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$12.5 million raised for AssureRx Health, Startups Announced That Will Participate at Rock Health in Boston

Posted on June 11, 2012 I Written By

Katie Clark is originally from Colorado and currently lives in Utah with her husband and son. She writes primarily for Smart Phone Health Care, but contributes to several Health Care Scene blogs, including EMR Thoughts, EMR and EHR, and EMR and HIPAA. She enjoys learning about Health IT and mHealth, and finding ways to improve her own health along the way.

$12.5 million was recently raised in Series C financing by AssureRx Health Inc. AssureRx, a personalized medicine company, is an Ohio-based startup. The company is a personalized medicine company that specializes in pharmacogenomics and helps physicians figure out correct drugs for patients who suffer from neuropsychiatric and other related disorders.

Four Rivers Group, Claremont Creek Ventures, and Sequoia Capital led the financing; other investors that participated were Cincinnati Children’s Hospital Medical Center, Mayo Clinic, CincyTech, Allos Ventures, jVen Capital, and Alafi Capital. The funds that were raised will go toward increasing commercial activities for GeneSightRx® Psychotropic and GeneSightRx® ADHD, which are AssureRx’s two flagship pharmacogenomic products.

James S. Burns, president and CEO of AssureRx Health, described the company’s main objectives and what is expected to come from this round of funding:

Our goal is to build the leading clinical informatics company providing pharmacogenomic and other treatment decision support products to help physicians individualize the treatment of patients with neuropsychiatric and other disorderds. Proceeds from the Series C financing will be used to expand sales coverage, sponsor multiple clinical studies, and develop new products to help accelerate our leadership position in psychiatric personalized medicine.

Four Rivers, jVen Capital, and Alafi Capital, some of the investors in this Series C financing, bring along with their investments, connections to help build AssureRx Health’s leadership position in psychiatric pharmacogenomics.

New investors Four Rivers, jVen Capital, and Alafi Capital bring to AssureRx Health further expertise and partnering connections to help AssureRx Health continue building its leadership position in psychiatric pharmacogenomics.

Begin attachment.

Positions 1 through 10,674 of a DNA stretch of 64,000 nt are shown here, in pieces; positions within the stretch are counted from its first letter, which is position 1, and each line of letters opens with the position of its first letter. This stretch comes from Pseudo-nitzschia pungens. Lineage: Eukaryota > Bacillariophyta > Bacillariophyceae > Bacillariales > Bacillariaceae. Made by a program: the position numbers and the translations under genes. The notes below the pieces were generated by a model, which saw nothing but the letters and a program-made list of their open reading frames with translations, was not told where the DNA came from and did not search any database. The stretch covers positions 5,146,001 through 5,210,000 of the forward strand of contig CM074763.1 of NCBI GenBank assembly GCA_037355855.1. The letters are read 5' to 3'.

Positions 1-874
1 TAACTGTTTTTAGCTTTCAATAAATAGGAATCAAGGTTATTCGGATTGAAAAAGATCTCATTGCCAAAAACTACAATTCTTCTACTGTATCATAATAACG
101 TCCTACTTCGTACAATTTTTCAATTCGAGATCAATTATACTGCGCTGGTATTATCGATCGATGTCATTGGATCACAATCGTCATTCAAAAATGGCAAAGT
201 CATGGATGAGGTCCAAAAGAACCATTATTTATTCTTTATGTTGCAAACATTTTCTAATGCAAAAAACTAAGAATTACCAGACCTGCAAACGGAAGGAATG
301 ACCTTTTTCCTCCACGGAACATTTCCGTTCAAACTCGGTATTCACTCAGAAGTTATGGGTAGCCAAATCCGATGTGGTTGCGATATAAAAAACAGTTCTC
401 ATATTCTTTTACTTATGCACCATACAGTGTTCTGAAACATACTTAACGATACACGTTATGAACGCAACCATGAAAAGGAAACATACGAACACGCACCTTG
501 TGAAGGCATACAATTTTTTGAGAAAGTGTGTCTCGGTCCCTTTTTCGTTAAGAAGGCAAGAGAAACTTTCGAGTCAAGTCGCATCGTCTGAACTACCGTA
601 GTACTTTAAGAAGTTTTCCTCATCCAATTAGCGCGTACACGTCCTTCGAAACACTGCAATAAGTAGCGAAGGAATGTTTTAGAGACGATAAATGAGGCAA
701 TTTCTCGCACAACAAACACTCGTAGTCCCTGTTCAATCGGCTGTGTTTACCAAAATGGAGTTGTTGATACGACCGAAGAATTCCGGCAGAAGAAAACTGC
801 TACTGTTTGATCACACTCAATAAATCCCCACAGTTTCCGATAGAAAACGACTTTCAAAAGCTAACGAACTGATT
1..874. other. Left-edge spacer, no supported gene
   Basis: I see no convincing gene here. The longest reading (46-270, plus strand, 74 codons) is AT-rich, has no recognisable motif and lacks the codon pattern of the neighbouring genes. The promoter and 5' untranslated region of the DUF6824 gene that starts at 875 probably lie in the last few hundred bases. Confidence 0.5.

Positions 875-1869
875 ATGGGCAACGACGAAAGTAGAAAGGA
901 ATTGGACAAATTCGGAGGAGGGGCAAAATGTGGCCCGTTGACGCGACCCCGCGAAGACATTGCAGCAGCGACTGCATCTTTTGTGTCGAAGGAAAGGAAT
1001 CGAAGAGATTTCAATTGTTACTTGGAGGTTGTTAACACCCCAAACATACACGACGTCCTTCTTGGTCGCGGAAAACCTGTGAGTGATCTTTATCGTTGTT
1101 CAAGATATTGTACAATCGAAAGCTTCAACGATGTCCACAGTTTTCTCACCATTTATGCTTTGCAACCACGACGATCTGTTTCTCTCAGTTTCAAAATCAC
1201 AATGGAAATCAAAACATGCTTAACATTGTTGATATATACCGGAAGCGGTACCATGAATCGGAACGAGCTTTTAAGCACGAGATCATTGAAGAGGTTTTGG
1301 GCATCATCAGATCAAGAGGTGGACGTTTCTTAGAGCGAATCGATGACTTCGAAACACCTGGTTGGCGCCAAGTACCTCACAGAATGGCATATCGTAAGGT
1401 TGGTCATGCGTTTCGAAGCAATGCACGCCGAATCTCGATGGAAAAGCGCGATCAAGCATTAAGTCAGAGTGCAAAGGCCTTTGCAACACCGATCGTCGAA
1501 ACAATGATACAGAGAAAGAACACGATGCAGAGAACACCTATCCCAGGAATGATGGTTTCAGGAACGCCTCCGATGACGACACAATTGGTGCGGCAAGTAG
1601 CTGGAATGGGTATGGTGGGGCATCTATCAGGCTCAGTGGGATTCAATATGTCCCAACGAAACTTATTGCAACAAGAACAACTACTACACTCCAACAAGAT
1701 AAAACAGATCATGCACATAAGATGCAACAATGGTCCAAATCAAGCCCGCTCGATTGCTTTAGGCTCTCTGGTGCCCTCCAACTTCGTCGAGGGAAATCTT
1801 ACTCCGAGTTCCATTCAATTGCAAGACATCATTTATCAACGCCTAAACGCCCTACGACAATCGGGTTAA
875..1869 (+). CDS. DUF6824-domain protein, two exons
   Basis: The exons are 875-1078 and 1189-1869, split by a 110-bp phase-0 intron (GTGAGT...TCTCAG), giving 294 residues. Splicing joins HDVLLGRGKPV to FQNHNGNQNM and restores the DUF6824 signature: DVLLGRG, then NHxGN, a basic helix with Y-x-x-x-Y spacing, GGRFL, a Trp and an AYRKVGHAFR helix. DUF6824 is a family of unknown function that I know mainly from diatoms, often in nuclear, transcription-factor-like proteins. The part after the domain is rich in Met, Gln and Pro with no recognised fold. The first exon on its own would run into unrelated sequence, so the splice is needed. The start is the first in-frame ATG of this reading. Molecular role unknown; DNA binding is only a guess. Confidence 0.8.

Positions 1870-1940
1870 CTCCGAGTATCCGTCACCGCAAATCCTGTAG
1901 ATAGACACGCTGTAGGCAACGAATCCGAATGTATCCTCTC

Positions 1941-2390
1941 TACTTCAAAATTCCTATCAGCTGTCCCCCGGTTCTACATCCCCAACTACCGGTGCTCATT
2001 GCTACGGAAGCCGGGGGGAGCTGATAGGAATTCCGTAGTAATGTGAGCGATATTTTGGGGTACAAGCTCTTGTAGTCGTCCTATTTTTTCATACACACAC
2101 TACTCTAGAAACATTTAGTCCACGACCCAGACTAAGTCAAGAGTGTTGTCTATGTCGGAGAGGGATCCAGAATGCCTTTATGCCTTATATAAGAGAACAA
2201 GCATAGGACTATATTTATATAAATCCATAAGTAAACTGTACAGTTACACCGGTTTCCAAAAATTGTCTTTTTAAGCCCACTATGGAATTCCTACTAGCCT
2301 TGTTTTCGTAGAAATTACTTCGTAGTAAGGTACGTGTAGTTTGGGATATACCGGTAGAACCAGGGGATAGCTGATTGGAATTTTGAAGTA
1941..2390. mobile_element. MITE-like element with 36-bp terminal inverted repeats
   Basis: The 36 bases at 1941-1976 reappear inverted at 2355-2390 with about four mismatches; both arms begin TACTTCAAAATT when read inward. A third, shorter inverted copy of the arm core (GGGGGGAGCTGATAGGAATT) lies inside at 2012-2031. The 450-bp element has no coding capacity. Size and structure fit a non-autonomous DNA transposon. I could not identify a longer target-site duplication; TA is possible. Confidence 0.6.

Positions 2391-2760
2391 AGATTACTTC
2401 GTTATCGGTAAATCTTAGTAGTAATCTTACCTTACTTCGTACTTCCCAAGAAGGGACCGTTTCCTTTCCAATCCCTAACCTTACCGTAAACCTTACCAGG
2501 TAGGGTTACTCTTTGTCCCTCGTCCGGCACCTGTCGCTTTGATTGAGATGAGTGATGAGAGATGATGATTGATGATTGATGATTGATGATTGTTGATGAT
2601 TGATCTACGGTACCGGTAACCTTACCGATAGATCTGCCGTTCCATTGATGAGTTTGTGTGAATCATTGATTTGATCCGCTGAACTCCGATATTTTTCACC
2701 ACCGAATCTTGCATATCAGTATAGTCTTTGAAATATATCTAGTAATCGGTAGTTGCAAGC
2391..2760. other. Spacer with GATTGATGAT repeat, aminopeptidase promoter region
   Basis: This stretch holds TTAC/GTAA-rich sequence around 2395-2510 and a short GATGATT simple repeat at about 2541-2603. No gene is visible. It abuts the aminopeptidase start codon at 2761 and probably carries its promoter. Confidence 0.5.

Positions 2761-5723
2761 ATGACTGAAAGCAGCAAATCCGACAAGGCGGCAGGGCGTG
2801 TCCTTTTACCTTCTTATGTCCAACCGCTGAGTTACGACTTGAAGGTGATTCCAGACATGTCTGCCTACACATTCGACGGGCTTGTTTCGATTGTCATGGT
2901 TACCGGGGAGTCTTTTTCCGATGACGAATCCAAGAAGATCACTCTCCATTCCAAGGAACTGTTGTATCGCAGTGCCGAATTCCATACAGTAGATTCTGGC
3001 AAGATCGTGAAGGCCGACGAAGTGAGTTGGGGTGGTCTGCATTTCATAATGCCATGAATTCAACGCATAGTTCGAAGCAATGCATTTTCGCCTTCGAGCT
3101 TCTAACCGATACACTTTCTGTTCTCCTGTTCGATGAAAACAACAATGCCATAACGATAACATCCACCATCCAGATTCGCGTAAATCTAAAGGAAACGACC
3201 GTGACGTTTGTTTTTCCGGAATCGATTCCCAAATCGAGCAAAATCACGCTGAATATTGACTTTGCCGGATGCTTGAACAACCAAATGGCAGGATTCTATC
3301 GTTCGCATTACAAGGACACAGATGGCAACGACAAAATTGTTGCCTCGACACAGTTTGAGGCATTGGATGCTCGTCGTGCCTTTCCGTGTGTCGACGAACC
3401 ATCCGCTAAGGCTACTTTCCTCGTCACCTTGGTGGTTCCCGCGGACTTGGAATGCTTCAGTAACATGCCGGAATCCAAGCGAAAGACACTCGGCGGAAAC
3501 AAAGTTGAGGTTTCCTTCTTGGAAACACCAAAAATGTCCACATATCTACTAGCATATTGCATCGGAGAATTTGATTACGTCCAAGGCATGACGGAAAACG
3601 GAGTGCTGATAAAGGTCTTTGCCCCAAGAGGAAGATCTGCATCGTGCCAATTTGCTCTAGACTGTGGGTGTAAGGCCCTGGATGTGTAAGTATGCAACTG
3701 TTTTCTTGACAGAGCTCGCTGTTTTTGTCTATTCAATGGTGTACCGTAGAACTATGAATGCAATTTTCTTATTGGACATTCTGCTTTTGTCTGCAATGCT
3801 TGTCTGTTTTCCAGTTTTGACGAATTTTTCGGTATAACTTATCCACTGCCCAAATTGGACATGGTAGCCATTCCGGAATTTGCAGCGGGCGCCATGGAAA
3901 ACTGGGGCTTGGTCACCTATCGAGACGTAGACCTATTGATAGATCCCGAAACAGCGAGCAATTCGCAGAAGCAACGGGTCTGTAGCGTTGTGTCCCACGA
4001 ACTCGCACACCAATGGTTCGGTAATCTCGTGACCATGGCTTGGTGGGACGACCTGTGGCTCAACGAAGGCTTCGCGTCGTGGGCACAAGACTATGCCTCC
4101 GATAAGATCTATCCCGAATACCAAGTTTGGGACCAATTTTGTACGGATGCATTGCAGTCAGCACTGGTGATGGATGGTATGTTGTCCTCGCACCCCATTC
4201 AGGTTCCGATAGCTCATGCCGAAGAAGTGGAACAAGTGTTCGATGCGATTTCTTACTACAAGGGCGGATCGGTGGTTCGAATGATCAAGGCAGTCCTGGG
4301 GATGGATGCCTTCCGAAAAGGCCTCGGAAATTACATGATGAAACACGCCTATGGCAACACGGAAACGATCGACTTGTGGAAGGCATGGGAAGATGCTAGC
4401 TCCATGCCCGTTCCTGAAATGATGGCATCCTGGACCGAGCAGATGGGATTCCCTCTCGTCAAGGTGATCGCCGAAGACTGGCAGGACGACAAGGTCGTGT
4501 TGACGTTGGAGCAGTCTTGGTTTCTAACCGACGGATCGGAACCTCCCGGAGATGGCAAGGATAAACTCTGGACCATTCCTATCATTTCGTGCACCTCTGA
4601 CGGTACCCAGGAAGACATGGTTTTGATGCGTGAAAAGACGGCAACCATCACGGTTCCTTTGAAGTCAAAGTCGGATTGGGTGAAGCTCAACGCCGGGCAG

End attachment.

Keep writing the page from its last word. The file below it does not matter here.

In other news, Rock Health, a San Francisco-based digital health incubator, recently announced which six startups will be participating in the kick-off incubator in Boston this summer. Each of the startups participating will present on August 24th at a demo day. The startups that were selected for the Boston class are:

1. HomeTeam Therapy
2. PrescribableApps
3. NeuroTrack Technologies
4. Neumitra
5. NoviMedicine
6. ZeroSum Health

More information about Rock Health in Boston can be found here.

New App Allows For HIPAA-Compliant Group Texting by Clinicians

Posted on I Written By

Anne Zieger is veteran healthcare consultant and analyst with 20 years of industry experience. Zieger formerly served as editor-in-chief of FierceHealthcare.com and her commentaries have appeared in dozens of international business publications, including Forbes, Business Week and Information Week. She has also contributed content to hundreds of healthcare and health IT organizations, including several Fortune 500 companies. Contact her at @ziegerhealth on Twitter or visit her site at Zieger Healthcare.

John wrote previously on EMR and HIPAA about the need for HIPAA Secure Texting and a company he’s advising that does secure text messaging called docBeat.

Well, another new app called Medigram is being tested which will allow clinicians to send HIPAA-compliant text messages within a defined group. The app is currently in closed beta with docs at Stanford Hospital, Lucille Packard Children’s Hospital and the Palo Alto VA Hospital, according to iMedicalApps.com.

According to the company, Medigram meets not only HIPAA requirements but also privacy/security provisions in Subtitle D of HITECH.  It does so, in part, by using SSL connections between mobile apps and its servers, as well as NIST-approved 256-bit AES encryption to secure chat data.

Secure texting certainly seems like a good idea, given how mobile-friendly this generation of clinicians has turned out to be.  And it’s hard to argue Medigram’s core pitch, which is that texting is far more interactive than a pager. Given that a surprisingly large number of doctors still use pagers, improving on the model seems like a good thing.

My theory is that the app, if otherwise usable and bug-free, will be a big hit during its beta. If so, I expect to see HIPAA-compliant instant messaging turn up next. Smaller, presumably agile companies specializing in B2B messaging — such as HipChat, Trumpia and 24im — are logical candidates to develop such a utility. (This article outlines several other enterprise IM firms, just in case you want to dig deeper.)

Of course, there’s also Google and Microsoft, both of which have large IM bases. Perhaps creating a secure version of an existing product (such as Messenger) will be less of a marketing challenge than say, HealthVault.

Regardless, I’ll be quite interested to find out how the beta turns out — I’ll keep you posted. Meanwhile, here’s a video in which Medigram describes its product.